Taking Care of Your Kidneys Helps Keep You Healthy

Taking Care of Your Kidneys Helps Keep You Healthy

Taking Care of Your Kidneys Helps Keep You Healthy

Lee esto en Español

Kidneys play a big part in your total health. They filter extra water and toxins from your body. They help control blood pressure. And they play a role in making red blood cells and in keeping bones healthy.

When your kidneys aren’t working as they should, waste can build up and harm your body. But you can help your kidneys help you.

Stay on Top of Your Kidney Health

Most people with kidney disease don’t have symptoms until the disease is advanced, when treatment is more difficult. The Centers for Disease Control and Prevention estimates that of the more than 35 million Americans who have kidney disease, 90 percent of them don’t know they have it. leaving site icon That’s why it’s important to have a yearly wellness exam.

Getting screened for kidney disease can help catch it early. Early detection and treatment of kidney disease can help prevent or delay kidney failure. You may have both urine and blood tests when you’re screened for kidney disease.

Urine test: Having more than the normal amount of certain proteins in your urine may show that your kidneys are not filtering blood the right way.

Blood test: Your blood will be tested for creatinine. When kidneys are damaged, they have trouble cleaning it from your blood. So higher levels of creatinine in your blood can mean you have kidney damage.

Tell your doctor about your family’s medical history, especially if someone close to you has kidney disease.

While some long-term kidney health problems run in the family, they are often caused by common health issues like high blood pressure and diabetes. Be sure to:

Make Healthy Changes

You can take steps to lower your risk leaving site icon for kidney disease:

  • Healthy food choices are important. Start by watching how much salt you eat. With kidney problems, extra salt can build up and raise your blood pressure. Also be sure to get enough fruits, vegetables, whole grains, and healthy fats and proteins.
  • If you’re overweight, talk with your doctor and make an action plan. Extra pounds raise your chances for kidney disease and many other health problems, including heart disease, high blood pressure and diabetes.
  • Get more exercise to help keep your weight in line. Check with your doctor before starting. Then aim for 30 minutes at least three days a week to start. Work toward at least 150 minutes of moderate exercise per week.
  • Stop smoking.
  • Avoid or limit alcohol.
Diabetes Care

Diabetes is the leading cause of kidney disease. Diabetic kidney disease (DKD) is also called chronic kidney disease (CKD) or diabetic nephropathy.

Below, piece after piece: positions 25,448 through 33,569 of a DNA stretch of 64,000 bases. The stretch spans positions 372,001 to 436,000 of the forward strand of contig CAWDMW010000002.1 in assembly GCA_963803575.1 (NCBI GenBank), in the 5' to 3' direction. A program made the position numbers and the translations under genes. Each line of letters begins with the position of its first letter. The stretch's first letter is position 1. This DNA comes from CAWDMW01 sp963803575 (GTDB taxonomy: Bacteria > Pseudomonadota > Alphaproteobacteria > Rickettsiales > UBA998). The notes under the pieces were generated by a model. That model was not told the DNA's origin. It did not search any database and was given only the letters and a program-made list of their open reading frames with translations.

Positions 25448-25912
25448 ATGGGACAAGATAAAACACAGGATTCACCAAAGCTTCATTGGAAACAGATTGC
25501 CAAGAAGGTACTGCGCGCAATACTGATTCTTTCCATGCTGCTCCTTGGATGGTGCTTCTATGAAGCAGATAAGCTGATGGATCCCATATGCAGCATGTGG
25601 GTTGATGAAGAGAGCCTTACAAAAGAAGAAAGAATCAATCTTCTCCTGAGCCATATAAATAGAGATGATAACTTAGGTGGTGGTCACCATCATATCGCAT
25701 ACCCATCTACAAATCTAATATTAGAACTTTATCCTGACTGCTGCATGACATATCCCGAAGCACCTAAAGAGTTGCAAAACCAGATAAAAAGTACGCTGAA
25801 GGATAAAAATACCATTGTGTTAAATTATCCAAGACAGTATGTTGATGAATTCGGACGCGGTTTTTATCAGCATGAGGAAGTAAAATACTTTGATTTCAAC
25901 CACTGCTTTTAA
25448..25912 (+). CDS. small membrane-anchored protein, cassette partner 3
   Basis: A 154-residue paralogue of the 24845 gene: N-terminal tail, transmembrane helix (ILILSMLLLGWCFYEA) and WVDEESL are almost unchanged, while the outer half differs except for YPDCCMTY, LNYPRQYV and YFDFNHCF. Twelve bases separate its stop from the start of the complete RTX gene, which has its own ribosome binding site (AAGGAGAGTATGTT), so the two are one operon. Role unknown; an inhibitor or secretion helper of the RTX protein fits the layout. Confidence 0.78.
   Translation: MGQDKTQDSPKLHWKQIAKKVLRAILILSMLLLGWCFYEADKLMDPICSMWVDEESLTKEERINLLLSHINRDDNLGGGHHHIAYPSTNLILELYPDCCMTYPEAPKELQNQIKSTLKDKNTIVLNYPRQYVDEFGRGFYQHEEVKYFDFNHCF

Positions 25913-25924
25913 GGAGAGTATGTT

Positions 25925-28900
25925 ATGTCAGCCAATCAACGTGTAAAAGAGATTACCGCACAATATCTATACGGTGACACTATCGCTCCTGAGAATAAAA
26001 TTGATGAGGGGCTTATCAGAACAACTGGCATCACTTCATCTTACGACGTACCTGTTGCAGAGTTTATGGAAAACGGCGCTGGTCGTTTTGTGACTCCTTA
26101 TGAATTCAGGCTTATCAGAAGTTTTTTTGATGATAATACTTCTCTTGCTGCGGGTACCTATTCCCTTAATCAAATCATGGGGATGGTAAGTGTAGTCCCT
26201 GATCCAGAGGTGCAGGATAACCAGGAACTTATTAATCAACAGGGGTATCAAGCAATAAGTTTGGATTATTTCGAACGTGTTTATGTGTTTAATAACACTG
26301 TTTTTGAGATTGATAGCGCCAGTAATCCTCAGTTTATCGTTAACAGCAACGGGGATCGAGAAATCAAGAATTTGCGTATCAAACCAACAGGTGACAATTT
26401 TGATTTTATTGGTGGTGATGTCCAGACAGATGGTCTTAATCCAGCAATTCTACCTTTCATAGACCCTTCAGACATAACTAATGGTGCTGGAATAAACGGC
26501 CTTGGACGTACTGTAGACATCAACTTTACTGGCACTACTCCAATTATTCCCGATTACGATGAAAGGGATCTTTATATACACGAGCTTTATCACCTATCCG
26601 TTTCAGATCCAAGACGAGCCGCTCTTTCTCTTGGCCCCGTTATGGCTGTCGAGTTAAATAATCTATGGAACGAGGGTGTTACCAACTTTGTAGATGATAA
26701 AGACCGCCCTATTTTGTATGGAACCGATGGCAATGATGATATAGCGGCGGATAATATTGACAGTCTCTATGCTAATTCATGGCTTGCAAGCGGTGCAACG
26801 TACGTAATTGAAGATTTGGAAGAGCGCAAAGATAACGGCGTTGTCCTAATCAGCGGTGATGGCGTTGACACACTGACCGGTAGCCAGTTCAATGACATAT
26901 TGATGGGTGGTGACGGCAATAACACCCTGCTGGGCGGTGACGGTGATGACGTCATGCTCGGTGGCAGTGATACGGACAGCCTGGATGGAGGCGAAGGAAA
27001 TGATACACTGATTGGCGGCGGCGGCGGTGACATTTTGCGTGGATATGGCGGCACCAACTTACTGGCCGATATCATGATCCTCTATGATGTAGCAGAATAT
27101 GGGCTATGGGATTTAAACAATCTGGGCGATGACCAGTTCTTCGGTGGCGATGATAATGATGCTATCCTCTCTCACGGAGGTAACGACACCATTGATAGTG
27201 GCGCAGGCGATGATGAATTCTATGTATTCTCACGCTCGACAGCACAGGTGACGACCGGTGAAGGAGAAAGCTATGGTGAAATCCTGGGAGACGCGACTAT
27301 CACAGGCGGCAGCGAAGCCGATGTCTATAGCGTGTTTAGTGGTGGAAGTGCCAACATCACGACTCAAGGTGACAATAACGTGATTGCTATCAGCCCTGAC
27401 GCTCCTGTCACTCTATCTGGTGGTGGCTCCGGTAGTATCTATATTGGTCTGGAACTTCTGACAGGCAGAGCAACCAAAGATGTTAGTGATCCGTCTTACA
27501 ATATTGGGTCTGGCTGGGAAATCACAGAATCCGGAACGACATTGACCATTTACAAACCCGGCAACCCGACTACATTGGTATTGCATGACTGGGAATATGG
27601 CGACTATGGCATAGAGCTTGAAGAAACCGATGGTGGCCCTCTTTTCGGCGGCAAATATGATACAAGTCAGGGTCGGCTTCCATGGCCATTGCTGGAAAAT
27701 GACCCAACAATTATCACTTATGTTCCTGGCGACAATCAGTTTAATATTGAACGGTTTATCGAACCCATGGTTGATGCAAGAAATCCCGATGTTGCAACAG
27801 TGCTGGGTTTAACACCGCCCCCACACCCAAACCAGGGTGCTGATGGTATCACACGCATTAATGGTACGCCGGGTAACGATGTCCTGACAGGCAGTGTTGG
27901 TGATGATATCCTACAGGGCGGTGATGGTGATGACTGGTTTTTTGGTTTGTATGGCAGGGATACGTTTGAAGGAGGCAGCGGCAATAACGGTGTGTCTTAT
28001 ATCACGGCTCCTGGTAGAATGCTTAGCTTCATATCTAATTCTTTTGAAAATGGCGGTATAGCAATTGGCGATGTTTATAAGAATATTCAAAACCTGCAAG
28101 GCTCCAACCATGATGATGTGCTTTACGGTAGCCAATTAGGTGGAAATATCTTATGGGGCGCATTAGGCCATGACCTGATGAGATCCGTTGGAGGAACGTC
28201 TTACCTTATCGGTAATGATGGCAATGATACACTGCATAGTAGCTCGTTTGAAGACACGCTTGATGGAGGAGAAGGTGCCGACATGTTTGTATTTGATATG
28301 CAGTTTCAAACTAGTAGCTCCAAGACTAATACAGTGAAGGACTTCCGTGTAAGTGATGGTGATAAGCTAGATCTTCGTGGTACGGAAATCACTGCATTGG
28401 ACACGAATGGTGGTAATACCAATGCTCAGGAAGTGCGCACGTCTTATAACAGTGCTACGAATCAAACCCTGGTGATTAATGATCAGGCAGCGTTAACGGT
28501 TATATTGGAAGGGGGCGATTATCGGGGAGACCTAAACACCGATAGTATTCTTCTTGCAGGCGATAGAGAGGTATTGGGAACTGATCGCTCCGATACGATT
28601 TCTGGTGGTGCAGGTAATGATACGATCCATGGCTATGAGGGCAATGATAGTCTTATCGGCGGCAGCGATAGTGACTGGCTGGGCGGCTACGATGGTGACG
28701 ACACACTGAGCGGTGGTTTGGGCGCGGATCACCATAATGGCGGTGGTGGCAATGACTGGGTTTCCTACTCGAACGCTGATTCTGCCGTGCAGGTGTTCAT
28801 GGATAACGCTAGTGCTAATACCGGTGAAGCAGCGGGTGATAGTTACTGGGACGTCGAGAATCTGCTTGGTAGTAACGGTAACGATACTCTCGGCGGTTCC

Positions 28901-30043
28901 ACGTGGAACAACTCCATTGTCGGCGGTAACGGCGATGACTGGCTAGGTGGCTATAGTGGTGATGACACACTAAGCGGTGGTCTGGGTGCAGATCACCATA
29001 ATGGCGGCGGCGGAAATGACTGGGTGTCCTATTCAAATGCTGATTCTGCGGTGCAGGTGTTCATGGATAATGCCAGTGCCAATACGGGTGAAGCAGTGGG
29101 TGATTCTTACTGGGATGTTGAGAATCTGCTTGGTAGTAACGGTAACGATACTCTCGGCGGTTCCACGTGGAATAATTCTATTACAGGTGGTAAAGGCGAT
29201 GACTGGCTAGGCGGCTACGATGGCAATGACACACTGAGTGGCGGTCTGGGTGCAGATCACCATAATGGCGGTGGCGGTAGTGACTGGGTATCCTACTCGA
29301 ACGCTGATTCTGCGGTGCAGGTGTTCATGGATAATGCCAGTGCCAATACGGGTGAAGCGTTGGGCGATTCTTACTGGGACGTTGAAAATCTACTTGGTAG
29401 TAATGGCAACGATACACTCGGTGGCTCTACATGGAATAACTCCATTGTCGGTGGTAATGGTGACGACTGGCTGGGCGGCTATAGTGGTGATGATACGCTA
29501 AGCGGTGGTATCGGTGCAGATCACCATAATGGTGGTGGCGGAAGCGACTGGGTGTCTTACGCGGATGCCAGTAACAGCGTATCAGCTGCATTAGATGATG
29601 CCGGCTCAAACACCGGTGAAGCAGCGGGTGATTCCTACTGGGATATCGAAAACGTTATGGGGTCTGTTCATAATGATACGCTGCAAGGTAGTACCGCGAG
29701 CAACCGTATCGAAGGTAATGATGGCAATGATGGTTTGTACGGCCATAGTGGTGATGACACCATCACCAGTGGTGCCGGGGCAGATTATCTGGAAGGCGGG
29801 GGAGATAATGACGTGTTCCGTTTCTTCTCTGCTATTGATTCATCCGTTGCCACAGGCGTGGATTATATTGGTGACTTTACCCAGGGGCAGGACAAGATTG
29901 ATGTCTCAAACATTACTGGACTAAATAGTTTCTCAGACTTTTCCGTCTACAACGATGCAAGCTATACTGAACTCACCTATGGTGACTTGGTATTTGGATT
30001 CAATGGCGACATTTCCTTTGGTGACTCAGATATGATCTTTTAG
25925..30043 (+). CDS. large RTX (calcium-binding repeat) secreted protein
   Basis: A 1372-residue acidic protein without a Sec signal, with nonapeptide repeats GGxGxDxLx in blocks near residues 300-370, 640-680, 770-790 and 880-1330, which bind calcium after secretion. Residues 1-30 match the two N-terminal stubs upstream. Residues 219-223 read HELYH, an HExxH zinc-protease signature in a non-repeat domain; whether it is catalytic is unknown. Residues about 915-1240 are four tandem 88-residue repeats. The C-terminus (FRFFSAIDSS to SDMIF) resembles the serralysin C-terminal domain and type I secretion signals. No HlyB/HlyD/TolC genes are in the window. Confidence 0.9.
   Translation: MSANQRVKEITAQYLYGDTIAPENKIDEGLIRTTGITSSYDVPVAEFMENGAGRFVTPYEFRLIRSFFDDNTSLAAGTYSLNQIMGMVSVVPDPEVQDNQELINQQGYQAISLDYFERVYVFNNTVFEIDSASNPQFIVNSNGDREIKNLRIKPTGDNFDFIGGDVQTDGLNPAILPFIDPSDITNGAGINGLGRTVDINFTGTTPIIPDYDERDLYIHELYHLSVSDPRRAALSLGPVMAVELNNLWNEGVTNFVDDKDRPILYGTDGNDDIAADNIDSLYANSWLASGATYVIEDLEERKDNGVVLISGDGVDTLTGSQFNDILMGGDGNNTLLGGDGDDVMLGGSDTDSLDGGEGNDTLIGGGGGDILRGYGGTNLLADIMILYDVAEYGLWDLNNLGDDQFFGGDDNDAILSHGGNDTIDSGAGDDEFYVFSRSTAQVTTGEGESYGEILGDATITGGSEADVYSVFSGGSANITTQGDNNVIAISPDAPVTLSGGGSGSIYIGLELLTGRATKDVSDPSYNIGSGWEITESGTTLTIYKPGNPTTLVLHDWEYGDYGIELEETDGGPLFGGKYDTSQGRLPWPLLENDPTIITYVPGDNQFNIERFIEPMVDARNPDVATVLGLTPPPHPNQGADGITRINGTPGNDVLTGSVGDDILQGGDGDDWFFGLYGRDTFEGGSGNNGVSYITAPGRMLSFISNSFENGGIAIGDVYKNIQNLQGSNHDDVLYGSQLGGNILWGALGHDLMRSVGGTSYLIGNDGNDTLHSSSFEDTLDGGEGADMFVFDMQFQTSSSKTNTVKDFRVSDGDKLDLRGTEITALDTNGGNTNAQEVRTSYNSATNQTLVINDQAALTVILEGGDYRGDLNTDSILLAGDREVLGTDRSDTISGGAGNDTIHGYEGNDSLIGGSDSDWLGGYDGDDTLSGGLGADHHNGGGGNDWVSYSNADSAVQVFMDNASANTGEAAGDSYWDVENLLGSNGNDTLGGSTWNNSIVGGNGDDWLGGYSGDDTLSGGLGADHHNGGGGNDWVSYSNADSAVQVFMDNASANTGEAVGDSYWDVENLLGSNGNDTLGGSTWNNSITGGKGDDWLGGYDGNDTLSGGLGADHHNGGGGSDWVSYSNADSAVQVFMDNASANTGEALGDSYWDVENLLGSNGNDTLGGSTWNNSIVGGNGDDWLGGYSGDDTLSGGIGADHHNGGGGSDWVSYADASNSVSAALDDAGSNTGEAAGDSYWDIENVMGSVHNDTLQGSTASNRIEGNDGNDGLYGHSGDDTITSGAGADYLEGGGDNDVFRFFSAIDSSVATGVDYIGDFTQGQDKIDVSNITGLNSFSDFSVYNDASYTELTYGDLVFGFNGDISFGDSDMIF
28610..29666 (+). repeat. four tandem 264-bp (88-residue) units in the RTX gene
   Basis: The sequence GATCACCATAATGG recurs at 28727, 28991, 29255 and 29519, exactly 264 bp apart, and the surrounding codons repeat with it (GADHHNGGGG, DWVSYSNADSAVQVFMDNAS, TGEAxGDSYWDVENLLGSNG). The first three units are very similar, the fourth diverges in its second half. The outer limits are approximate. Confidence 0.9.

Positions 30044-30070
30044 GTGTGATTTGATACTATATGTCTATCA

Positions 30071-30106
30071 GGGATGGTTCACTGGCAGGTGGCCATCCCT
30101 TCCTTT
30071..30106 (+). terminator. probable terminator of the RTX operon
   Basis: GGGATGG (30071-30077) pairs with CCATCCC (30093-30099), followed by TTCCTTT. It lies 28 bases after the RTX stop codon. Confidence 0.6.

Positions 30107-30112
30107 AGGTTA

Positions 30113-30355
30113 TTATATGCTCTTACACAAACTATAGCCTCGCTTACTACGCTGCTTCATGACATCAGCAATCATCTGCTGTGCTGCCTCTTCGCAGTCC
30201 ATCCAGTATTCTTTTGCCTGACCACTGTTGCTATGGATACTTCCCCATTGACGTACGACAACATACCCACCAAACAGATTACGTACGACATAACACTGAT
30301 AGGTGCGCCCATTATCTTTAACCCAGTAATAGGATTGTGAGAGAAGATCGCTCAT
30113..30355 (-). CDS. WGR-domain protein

Having diabetes for a longer time raises the chances that you will have kidney damage. If the damage continues, your kidneys could fail. People with kidney failure need either dialysis or a kidney transplant.

You are more likely to get kidney disease if your blood sugar or blood pressure is too high. You’re also more likely to develop kidney disease if you have diabetes and:

  • Don’t follow your diabetes eating plan and watch your salt intake
  • Are not active
  • Are overweight
  • Have heart disease
  • Smoke
  • Have a family history of kidney failure

Be sure to take your medicines and keep your doctor visits. You can slow down kidney damage and keep it from getting worse.

Are You at Risk?

Anyone can get kidney disease, but some things make it more likely. High blood pressure, heart disease, diabetes or a family history of kidney failure put you at higher risk for developing kidney disease. People age 60 and older and those who are African American, Asian, Hispanic, Pacific Islander or American Indian are also at higher risk.

If you have any of these risk factors for kidney disease, you should get a screening each year.

Not everyone who is at risk will get kidney disease. Talk to your doctor about how to lessen your chances.

Kidneys: The Chemical Factories of the Human Body

The kidneys, along with the liver, are our body’s cleaning department. These two organs help remove toxins and waste from the body. But they also do a lot more.

Sources: Chronic Kidney Disease, Symptoms and Causes, leaving site icon National Kidney Foundation; Six-Step Guide to Protecting Kidney Health, leaving site icon National Kidney Foundation; Diabetic Kidney Disease, leaving site icon National Institute of Diabetes and Digestive and Kidney Diseases, 2019; Diabetic Kidney Problems, leaving site icon NIDDKD, 2020; CKD Risk Factors and Prevention, leaving site icon Centers for Disease Control and Prevention (CDC), 2023; Chronic Kidney Disease: Common – Serious – Costly, leaving site icon CDC, 2022

Originally published 2/4/2021; Revised 2022, 2023, 2024